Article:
Tightly focused show includes heavy hitters such as Laurie Anderson, Chuck Close and Gary Hill.
For more than three decades, the Center on Contemporary Art (CoCA), despite its name, has functioned without a permanent, physical center. Moving from venue to venue, its focus has always been on showcasing art, and not so much on establishing itself as a fixed, predictable institution.
In the catalog accompanying its first exhibition 35 years ago, organizers explained that developing administrative staff and securing a permanent exhibition space “were given second priority by the founding group, in favor of launching a program first.” And they decided early on not to collect work, “choosing instead to stimulate and respond to new activity.”
Since then, CoCA has stimulated a lot of new activity, presenting more than 200 major exhibitions, hundreds of other events and the work of almost 3,000 artists in various places across town.
11 a.m.- 6 p.m. Thursdays-Saturdays, through Nov. 18, Center on Contemporary Art, 114 Third Ave S., Seattle; free (206-728-1980 or cocaseattle.org)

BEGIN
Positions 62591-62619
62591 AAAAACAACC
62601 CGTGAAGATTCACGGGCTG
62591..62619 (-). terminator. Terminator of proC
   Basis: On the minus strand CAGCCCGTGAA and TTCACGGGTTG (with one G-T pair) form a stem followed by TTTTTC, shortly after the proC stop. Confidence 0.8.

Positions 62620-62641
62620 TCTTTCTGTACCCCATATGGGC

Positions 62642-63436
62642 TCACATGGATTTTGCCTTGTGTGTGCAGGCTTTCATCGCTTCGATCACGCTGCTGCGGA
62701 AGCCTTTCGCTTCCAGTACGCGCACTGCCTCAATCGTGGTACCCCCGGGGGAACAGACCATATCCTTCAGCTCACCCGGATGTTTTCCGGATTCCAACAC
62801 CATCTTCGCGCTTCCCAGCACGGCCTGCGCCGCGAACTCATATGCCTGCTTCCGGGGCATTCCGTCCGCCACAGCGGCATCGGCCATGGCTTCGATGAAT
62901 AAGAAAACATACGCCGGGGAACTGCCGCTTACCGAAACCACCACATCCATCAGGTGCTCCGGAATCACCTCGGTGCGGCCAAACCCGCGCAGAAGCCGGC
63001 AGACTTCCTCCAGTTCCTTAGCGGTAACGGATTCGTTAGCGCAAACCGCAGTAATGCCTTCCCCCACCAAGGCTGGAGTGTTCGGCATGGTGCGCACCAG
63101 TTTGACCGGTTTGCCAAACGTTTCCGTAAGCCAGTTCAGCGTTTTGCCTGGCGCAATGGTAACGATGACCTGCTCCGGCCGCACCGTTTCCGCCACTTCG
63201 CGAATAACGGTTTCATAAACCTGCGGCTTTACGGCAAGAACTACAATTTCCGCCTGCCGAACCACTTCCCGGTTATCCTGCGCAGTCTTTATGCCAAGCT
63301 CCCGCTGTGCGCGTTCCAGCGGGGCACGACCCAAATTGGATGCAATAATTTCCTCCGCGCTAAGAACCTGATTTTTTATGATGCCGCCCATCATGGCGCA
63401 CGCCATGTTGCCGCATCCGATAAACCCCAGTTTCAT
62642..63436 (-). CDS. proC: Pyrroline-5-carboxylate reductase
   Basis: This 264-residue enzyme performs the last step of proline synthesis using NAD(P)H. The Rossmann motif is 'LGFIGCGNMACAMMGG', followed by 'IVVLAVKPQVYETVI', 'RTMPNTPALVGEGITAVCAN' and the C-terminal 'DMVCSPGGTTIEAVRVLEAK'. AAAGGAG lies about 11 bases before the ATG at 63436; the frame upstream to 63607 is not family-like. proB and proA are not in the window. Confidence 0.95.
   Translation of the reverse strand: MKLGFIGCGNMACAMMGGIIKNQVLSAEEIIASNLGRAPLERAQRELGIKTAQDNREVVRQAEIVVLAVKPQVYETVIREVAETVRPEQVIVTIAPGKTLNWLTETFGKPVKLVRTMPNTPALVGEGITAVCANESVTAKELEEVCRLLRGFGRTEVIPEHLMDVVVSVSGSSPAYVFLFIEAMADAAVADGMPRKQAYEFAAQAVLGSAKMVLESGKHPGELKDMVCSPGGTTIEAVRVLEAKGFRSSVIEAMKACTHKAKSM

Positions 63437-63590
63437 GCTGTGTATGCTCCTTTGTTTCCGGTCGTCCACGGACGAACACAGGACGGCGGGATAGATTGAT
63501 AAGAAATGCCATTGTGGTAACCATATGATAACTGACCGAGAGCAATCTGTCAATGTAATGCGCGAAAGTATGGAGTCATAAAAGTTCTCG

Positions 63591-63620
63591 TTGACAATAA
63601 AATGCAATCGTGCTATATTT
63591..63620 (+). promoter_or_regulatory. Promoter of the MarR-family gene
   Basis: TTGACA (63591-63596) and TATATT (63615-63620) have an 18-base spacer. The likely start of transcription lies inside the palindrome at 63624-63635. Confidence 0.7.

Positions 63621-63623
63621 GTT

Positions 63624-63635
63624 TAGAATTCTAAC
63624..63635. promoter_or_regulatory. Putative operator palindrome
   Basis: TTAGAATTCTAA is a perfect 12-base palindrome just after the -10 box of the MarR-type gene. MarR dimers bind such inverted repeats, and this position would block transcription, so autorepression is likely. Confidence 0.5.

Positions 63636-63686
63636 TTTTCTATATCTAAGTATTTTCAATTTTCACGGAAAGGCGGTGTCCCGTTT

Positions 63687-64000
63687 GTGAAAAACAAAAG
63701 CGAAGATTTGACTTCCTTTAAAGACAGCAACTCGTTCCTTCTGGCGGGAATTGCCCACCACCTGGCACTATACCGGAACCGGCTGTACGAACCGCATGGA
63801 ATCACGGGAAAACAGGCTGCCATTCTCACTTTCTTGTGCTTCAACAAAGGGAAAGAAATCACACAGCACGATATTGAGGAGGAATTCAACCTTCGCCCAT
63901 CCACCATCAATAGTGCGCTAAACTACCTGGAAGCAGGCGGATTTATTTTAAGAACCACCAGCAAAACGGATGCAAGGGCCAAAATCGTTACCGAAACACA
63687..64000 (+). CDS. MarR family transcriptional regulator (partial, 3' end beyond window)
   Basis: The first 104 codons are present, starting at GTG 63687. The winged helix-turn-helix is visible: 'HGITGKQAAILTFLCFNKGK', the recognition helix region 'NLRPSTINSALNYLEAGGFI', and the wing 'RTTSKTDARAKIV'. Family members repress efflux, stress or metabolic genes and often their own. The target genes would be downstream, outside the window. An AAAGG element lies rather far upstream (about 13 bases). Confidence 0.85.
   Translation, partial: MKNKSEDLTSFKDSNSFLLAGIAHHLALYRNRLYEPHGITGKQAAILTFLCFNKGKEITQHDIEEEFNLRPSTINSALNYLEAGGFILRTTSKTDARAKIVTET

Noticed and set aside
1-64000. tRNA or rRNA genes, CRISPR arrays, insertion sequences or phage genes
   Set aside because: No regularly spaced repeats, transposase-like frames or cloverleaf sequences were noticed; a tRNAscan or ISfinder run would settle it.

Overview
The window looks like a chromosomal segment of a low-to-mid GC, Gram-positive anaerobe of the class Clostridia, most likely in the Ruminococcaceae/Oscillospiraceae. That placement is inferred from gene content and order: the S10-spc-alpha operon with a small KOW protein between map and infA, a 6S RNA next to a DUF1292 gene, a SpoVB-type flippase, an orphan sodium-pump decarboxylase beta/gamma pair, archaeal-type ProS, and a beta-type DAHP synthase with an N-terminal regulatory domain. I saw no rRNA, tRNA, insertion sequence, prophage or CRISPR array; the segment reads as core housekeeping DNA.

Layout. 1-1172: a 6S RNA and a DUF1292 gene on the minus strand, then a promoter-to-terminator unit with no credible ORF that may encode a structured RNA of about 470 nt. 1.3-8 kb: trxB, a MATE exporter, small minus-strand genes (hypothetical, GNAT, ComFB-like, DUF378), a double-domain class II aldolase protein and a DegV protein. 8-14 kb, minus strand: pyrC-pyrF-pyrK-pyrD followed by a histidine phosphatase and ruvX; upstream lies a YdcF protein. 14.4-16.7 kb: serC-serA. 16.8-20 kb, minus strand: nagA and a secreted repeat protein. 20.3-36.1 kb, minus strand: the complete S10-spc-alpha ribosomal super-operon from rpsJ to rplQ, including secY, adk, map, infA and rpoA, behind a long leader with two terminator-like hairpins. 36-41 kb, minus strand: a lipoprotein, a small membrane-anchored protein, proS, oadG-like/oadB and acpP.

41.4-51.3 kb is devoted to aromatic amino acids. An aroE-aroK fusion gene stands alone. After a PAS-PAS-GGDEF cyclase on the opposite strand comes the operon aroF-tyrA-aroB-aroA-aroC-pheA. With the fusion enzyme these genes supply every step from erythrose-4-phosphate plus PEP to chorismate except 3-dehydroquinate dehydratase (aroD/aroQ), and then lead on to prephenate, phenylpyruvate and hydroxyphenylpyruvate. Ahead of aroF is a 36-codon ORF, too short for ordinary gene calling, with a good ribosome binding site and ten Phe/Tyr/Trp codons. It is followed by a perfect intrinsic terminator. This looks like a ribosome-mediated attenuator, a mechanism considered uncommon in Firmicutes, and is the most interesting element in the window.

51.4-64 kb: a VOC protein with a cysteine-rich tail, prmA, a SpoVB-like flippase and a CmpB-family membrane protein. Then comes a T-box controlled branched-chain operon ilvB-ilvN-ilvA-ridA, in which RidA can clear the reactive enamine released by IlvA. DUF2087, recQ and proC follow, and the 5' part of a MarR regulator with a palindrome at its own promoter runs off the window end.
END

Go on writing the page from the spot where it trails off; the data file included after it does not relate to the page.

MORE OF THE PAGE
A new exhibition, in CoCA’s gallery in the art-centric Tashiro Kaplan building in Pioneer Square, pays homage to that legacy. According to a news release, the exhibition celebrates “the diverse range of artists that represent CoCA’s legacy best: those who are fiercely independent and experimental, with an unapologetically rough hewn nature, and often with an equally bold political statement.”
Most Read Stories
If you’re familiar with CoCA’s history, you’ll probably revel in the selections, nodding at the artists’ names and remembering their involvement in past programming.
If you’re unfamiliar with CoCA’s history, you’ll get a taste of the variety of work that CoCA has embraced and its overall gutsiness. It’s a vivid, eclectic exhibition, with a…